In the most recent (and currently ongoing) parental rights case before the Supreme Court of Texas, Chris and his 5-year-old daughter, Ann, are petitioning the state’s highest civil court for an order protecting their parent-child relationship from intrusion by an unrelated man who is currently seeking custody of Ann.
This unrelated man previously dated (and was briefly engaged to) Ann’s mother prior to the mother’s death in a tragic car accident. Despite spending less than six months with Ann and being completely unrelated to her, this man argues that he has a greater right to custody of Ann than Ann’s father does.
However, this man has not accused Ann’s father of being a bad parent. On the contrary, he has acknowledged that Ann’s father is a fit parent who raises Ann well. Instead, this man argues that he should be able to take Ann from her father simply because he lived with Ann’s mother (and with Ann during her mother’s periods of possession) for a few months.
On April 22, 2020, the Supreme Court of Texas held a hearing on the case, during which the unrelated man’s attorney argued (contrary to constitutional law) that there is not any presumption in the case that Ann’s father has a right to raise her.
Following the hearing, the unrelated man’s attorney filed a brief that raised a number of entirely new arguments. Summarily, the brief acknowledged (for the first time) that Ann’s father has constitutional rights which are at play in the case. However, the brief argued that Ann’s constitutional right to have her best interests upheld conflicts with her father’s constitutional right to raise her.
The brief then argued that the opinions of Ann’s father about what is in Ann’s best interests should be given no greater weight than the opinions of an unrelated man.
However, as the response brief filed by the attorney for Ann’s father correctly pointed out, the unrelated man’s argument that the constitutional rights of Ann and her father somehow conflict is based on an incorrect understanding of constitutional law as it relates to parental rights. Long-established case law from the Supreme Court of the United States requires courts to presume that the rights of parents and their children align.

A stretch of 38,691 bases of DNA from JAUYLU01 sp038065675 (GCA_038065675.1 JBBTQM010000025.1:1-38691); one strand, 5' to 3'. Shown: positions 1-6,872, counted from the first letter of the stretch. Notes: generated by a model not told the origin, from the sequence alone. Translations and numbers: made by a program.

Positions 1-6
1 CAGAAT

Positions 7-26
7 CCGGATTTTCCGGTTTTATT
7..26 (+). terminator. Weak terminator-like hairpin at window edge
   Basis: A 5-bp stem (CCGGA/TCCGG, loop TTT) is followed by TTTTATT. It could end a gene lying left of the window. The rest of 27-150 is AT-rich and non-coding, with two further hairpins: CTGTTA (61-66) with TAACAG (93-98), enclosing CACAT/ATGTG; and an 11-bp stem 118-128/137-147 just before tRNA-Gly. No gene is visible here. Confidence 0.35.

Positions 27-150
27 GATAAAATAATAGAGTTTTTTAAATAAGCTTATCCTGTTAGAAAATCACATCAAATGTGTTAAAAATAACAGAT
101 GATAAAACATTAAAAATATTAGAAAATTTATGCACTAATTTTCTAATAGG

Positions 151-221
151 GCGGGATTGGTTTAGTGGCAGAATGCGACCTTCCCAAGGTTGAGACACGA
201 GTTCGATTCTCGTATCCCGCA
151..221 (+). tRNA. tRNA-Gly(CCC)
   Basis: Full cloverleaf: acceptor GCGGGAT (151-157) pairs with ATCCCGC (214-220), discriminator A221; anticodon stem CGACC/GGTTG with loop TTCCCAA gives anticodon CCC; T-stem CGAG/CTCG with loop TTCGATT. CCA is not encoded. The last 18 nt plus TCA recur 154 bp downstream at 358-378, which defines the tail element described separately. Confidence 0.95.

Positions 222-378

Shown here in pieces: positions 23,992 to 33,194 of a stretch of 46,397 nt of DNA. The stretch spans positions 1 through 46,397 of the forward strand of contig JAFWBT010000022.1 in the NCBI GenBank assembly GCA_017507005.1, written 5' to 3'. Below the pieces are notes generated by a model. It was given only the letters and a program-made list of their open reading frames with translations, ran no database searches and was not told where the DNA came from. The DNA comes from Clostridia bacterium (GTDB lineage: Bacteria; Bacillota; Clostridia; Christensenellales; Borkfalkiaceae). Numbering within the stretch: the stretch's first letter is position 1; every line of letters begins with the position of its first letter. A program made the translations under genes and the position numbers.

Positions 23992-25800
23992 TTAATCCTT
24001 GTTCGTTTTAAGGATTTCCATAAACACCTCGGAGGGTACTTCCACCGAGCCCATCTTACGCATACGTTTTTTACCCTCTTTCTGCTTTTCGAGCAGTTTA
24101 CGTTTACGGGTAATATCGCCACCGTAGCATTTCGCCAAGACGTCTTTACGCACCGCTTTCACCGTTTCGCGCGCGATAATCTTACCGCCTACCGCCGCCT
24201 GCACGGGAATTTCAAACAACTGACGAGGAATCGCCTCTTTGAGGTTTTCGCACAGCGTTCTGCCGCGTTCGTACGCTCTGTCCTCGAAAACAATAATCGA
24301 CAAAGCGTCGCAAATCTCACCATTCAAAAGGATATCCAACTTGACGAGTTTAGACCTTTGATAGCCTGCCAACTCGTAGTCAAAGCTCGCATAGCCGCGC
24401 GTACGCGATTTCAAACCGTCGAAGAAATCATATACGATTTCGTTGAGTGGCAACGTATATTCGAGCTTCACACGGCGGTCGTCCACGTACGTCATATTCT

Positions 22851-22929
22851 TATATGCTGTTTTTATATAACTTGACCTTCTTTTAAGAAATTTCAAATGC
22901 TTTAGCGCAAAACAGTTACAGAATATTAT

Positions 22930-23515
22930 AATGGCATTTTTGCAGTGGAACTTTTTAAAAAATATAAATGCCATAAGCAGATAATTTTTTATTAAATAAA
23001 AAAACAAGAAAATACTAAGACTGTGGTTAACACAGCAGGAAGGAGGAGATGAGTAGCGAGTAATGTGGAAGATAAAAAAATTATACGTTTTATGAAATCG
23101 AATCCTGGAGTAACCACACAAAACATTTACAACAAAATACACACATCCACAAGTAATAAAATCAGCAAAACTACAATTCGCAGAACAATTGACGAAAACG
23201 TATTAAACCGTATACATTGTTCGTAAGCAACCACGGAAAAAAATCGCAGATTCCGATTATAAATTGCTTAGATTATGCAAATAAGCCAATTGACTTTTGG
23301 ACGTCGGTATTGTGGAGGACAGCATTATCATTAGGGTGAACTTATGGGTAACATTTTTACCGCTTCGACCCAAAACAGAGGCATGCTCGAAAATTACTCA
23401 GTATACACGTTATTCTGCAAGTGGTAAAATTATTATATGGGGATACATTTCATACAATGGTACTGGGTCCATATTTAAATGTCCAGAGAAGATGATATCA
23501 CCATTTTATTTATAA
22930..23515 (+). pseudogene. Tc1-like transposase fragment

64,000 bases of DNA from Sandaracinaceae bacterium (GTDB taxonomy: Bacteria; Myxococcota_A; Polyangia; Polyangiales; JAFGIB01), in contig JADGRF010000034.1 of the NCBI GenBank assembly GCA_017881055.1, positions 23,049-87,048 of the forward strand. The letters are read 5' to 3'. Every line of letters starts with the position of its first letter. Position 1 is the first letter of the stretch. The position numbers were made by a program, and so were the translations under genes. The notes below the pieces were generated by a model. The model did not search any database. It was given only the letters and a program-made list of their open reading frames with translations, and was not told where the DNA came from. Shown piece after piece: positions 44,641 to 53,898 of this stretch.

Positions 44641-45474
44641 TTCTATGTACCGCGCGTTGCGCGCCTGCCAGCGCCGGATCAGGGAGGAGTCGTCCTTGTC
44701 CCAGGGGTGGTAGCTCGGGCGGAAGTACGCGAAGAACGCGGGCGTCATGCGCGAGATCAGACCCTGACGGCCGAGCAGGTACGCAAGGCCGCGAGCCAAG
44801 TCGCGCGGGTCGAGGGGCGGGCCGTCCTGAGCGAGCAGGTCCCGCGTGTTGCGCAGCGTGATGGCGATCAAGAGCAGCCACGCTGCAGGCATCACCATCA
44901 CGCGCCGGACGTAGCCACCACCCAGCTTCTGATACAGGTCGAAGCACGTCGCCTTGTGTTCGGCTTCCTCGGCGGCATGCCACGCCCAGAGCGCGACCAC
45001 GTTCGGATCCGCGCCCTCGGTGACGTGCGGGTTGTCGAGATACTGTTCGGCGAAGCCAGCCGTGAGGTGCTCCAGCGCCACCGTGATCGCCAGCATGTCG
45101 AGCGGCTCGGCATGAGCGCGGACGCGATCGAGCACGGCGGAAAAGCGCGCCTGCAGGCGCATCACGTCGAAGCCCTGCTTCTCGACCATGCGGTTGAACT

Furthermore, as the Supreme Court of the United States explained in Troxel v. Granville, “there is a presumption that fit parents act in the best interests of their children.” Since all parties in the case agree that Ann’s father is a fit parent who raises Ann well, the decisions of Ann’s father are presumed to be in Ann’s best interests.
This brief is only the latest attack on parental rights that has been launched during the case. Fortunately, the Supreme Court of Texas has an opportunity to stop these attacks by issuing an order allowing Ann to stay with her father permanently.
Traditionally, the Supreme Court of Texas has ruled on all of the cases that it has heard in a given year by June 30 of that year. If that pattern continues, the Supreme Court of Texas could likely rule on this monumental case by the end of the month.
As we wait for a ruling on this case, please take a moment to sign the petition supporting Ann and her father in their fight to stay together!
THSC is actively working to help Ann and her father win a favorable ruling from the Supreme Court of Texas, as part of our efforts to continue Keeping Texas Families Free!